Department of Physics | Colloquium | Where does all the information in the universe reside?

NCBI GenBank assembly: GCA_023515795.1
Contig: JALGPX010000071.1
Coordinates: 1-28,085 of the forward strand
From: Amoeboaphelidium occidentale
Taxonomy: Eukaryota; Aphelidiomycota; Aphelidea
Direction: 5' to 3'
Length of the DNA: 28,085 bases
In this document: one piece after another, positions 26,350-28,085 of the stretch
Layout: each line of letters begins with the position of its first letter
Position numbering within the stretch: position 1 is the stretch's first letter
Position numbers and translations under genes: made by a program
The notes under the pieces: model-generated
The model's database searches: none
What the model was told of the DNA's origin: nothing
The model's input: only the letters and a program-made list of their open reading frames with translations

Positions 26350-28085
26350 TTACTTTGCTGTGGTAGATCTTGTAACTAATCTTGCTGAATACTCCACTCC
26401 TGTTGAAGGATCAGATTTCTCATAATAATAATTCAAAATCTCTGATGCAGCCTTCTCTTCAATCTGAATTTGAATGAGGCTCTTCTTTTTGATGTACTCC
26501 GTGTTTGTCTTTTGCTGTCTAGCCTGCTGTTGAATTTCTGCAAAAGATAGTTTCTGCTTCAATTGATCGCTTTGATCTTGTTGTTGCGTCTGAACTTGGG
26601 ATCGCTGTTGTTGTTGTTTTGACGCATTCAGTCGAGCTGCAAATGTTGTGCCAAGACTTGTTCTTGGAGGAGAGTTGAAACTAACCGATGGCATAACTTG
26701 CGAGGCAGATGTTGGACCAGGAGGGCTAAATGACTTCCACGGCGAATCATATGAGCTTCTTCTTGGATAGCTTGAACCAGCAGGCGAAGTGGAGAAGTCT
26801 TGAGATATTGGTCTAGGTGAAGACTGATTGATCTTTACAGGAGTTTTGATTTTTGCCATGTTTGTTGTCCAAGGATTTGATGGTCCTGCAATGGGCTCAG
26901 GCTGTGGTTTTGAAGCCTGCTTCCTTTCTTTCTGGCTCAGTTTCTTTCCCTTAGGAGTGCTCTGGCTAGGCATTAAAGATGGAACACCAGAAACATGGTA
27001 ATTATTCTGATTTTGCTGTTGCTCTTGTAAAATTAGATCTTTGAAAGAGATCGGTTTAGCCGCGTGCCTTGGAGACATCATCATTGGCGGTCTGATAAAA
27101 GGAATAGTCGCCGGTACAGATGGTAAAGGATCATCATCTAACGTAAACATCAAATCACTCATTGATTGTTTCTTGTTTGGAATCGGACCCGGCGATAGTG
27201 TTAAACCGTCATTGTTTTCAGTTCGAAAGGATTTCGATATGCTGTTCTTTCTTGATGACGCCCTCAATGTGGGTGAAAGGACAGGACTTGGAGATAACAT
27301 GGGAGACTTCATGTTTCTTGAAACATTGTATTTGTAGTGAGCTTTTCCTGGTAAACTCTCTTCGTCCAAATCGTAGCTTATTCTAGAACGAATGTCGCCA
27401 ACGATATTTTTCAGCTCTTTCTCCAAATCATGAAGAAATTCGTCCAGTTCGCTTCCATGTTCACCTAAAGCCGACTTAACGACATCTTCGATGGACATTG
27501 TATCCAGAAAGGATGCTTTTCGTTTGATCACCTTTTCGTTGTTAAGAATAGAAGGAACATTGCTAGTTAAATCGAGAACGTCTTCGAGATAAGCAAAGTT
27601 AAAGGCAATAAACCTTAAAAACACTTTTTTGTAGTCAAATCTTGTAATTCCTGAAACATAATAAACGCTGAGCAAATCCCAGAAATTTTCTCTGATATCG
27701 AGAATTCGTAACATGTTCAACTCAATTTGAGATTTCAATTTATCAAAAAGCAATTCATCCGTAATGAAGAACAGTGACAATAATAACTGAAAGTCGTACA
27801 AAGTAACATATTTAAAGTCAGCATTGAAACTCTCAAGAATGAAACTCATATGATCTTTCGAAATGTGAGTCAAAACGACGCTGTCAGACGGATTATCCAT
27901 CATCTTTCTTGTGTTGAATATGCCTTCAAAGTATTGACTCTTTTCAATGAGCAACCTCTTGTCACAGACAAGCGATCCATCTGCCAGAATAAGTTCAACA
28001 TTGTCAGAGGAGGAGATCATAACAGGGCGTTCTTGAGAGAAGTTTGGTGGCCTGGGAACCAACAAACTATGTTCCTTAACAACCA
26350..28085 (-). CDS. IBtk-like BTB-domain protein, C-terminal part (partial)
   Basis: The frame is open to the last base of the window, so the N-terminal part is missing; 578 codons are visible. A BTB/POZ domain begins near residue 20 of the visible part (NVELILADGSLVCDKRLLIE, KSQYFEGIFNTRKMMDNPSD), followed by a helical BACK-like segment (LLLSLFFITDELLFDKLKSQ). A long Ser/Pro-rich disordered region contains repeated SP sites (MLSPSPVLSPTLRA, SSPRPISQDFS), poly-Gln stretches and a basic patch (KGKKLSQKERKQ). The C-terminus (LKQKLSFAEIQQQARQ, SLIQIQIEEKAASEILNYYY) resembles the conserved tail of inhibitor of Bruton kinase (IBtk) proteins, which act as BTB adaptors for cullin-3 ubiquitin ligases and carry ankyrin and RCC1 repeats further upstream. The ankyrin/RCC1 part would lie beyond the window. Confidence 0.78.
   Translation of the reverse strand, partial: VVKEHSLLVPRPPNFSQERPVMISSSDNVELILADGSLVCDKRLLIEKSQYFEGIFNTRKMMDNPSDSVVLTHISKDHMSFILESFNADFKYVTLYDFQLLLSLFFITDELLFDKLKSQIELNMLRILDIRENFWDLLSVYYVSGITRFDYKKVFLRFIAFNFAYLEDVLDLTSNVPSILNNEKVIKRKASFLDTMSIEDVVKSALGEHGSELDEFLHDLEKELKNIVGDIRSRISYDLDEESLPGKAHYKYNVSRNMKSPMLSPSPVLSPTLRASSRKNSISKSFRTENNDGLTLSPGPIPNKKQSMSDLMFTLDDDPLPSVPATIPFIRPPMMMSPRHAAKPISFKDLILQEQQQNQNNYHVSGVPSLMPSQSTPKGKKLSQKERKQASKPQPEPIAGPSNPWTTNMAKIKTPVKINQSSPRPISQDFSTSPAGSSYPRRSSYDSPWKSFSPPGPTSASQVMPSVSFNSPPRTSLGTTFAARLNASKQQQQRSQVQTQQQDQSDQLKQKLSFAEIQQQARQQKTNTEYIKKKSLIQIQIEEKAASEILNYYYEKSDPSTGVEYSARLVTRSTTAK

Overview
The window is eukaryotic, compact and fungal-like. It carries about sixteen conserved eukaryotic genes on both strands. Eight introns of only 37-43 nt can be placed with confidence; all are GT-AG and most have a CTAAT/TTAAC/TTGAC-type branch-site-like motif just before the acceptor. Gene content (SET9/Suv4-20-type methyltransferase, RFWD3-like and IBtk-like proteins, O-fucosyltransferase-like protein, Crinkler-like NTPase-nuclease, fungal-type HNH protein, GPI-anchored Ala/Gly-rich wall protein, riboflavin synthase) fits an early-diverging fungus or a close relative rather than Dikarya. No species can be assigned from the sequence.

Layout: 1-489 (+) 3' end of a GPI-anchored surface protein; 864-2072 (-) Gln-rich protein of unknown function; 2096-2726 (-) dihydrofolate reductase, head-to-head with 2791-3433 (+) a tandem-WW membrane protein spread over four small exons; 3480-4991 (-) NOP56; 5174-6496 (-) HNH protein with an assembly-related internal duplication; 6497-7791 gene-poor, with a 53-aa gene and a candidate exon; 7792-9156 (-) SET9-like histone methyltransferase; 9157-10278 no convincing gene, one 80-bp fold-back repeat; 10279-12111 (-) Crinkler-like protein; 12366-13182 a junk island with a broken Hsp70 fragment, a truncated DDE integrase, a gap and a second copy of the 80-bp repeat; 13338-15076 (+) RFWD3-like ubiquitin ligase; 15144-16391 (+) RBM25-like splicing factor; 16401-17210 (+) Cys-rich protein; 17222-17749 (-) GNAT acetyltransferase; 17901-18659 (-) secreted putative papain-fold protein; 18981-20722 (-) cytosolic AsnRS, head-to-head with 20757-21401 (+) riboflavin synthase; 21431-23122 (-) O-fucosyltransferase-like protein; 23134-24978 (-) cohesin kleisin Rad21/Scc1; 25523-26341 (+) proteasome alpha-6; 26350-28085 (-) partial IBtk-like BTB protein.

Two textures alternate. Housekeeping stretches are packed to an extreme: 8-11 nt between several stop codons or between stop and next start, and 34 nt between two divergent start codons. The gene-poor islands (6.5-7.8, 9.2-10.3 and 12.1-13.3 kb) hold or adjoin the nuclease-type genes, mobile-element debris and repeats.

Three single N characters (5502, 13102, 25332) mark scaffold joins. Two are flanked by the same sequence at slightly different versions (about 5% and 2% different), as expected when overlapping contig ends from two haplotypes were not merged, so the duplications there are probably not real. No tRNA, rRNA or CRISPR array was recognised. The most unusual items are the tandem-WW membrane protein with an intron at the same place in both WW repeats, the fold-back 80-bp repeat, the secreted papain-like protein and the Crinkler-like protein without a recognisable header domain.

A central goal in our quest to understand nature is the ability to predict observables, i.e., the outcomes of experiments. In order to make such predictions, we need to gain complete knowledge of the present state of the system of interest, and then employ the physical laws governing the evolution of the system. Let us consider the whole universe as our system. If we wish to predict the future of the universe and retrodict its past, we might expect that we need to make observations everywhere in the universe. However, recently, we have come to suspect a radical departure from this expectation. In this talk, I will provide an accessible introduction to the idea that all the information in the universe could be available to observers who are only on its boundary. I will describe our progress in understanding how this information is encoded on the boundary. I will also discuss the implications of the boundary description for understanding bulk gravitational processes, and for resolving longstanding questions about the nature of black holes. Along the way, we will uncover a promising new approach to computing observables for non-gravitational processes too, such as those regularly probed in various laboratories including colliders.